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Dating A Gay Single Parent…


Are you seeing someone who has a kid? Try these smart tips to navigate the situation.

By Stephen F. Milioti

ou’ve just met the guy of your dreams—tall, great body, smart, hilarious. Then he tells you he has a kid. At first you’re shocked. You tell yourself it won’t work. Next, you convince yourself it’s no big deal.

Well, it’s totally normal to be a bit overwhelmed. After all, dating a gay man or a lesbian with
Well, it’s totally normal to be a bit overwhelmed.
a child entails much more than tagging along for a day at the zoo. But it isn’t impossible if you follow these tips.

Expect an ex
“Dating a person who has children might mean you have to deal with issues involving the ex,” says Ken Voorhees (www.kenvoorhees.com), a psychotherapist in private practice in New York, who deals frequently with both gay/lesbian and family issues. “This person’s relationship with his or her ex could be an extra strain on your relationship as well.” Unless he or she opens up about the ex, your job is to be patient and silently supportive. Let your date know you understand that the issues can be complex and that you’re there to listen or to talk.

Remember, the guy’s gonna be busy
“Being a parent is a big job and it means the other person won’t always be available to lead a glamorous life,” says Voorhees. In other words, you probably won’t be jetting off to Europe for the weekend (or even the Poconos). And forget sleeping over whenever you want. Just ask Steve, a marketing executive in New York who has a teenage daughter. “At this time in my daughter’s life, there are a lot of events I have to attend—school functions and the like. It takes time out of my schedule, and the guy I’m dating will need to understand that.” The smart move on your part is to offer help—finding a babysitter, returning overdue movies at Blockbuster, picking up groceries on the way home, etc. Also, let your date know that you’re willing to work around his or her schedule. That might mean lunch dates rather than dinner, but in the end, it’s about spending time together.

Find ways to bond with the kids
There will come a time when you and your partner feel it’s OK for you to develop a relationship with the kids. What you do, of course, depends on their age, but the idea is to make the children feel comfortable around you (without bribing them!): Set up a kiddy
The idea is to make the children feel comfortable around you.
pool in your backyard, offer to help with homework, teach them your famous John McEnroe backhand. Whatever you do, now this is your time to shine in their eyes (and in their parent’s as well).

Don’t try to be another parent
At the same time that you’re bonding with the kids, the last thing you want to do is overstep your boundaries. Come sweeping in after two dates and tell them what time to go to bed or how to handle a fight at school, and you’re instantly the wicked boy- or girlfriend. Another huge no-no: fielding questions that only a parent should deal with. “If a child asks you a tricky question about gay issues, sex or your relationship, play it safe and say, ‘That sounds like something you should ask your Mom or Dad about,’” Voorhees offers.

Keep your private time private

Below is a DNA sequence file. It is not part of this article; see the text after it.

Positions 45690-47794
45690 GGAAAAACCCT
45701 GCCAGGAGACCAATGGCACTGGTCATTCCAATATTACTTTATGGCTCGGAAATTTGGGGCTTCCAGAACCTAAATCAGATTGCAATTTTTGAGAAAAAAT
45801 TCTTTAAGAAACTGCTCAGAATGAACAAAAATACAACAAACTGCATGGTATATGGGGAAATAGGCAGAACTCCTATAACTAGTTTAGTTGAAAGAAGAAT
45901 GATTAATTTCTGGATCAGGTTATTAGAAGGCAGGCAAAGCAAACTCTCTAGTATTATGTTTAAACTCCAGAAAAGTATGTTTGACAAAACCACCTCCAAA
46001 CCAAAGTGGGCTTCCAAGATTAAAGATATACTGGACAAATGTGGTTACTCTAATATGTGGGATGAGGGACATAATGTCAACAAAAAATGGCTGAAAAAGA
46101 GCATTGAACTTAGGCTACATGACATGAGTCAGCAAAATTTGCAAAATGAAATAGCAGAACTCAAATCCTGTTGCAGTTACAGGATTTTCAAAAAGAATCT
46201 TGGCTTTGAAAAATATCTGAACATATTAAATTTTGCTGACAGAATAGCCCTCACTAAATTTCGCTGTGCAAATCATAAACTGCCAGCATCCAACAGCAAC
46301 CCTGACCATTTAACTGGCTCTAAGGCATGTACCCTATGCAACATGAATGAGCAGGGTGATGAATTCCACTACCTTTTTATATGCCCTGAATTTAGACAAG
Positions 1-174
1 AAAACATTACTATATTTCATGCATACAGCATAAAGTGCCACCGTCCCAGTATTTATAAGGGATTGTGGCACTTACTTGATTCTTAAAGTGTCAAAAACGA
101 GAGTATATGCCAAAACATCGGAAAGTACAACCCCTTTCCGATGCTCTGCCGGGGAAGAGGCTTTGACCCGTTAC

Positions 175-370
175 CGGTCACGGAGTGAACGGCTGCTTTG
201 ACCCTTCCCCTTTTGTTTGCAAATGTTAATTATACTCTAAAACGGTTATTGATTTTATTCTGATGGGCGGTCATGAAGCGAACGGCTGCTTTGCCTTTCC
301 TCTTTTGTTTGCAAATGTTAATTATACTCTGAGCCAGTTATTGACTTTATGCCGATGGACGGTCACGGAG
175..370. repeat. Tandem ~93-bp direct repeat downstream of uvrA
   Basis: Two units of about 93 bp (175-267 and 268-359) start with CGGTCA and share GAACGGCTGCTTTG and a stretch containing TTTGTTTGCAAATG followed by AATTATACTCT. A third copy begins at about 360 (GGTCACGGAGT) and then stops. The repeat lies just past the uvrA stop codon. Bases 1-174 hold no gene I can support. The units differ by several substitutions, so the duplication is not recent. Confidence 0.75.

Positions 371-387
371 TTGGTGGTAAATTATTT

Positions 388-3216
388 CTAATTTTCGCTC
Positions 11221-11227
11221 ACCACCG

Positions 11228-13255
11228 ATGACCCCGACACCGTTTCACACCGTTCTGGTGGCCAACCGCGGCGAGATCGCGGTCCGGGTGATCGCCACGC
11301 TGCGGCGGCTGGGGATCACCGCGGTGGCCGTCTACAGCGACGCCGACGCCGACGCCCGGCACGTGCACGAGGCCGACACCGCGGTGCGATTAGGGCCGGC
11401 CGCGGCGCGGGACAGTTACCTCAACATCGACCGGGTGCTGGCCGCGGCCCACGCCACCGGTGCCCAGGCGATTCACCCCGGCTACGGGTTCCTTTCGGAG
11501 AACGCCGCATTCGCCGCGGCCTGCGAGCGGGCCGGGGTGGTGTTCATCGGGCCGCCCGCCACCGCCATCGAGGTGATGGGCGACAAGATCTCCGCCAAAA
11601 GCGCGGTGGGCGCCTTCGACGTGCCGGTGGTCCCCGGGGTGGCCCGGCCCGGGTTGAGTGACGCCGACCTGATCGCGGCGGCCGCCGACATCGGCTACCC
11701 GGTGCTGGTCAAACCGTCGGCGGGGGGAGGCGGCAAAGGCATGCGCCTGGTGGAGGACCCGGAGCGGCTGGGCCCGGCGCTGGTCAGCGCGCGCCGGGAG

Seeing your father with a woman who’s not your mother is hard enough. Seeing him with another man? Well, that can be hard for a child to understand and handle. (And the same holds true, of course, for seeing your mom with another woman). Let your partner be your guide when it comes to holding hands, kissing or walking arm in arm. Even if the other person initiates it, don’t get carried away with your lovey-dovey self. Better to hold off than make things uncomfortable for the kids.

Validate your partner’s role as a parent
“Gay single parents often feel stigmatized about having children,” says Voorhees. So a little positive affirmation can’t hurt. Tell this person what you think is particularly admirable about his or her commitment to his child. Is it the fact that he’s never missed a single one of his daughter’s ballet performances? That she runs after her son’s new two-wheeler for hours on end? That he learned all the names of the Phoenix Suns players even though he hates basketball? Your sweetie’s ex may not be showing much appreciation of his parenting skills, so it’s nice to show that someone does notice.

Ask your significant other for feedback
After a while, it’s OK to ask your guy or gal how you’re doing with the kid, Voorhees says. Are you too pushy? Too nosy? Do you treat his 14-year-old like he’s six? You’ve got a great teacher right there, so take advantage of what he or she knows. And your partner will appreciate that you care enough to ask.

Remember, kids aren’t always the issue.
In other words, a great catch with a kid is better than an awful date with no kid. Keith, a hotel manager in Boston, had a nine-month relationship with a single dad. “I was so worried about his having a kid, but in the end, we broke up because he cheated on me. Now my priorities have shifted. I’d happily go out with a guy who has a child. I just don’t want to go out with a cheater. Looking back, it was silly I was so fixated on the kid thing.” Remember, on the most basic level, a strong relationship is based on a solid connection between the two of you. If you have that, you’re well on your way.


Stephen F. Milioti is a freelance writer and editor who contributes to New York and Salon.com.
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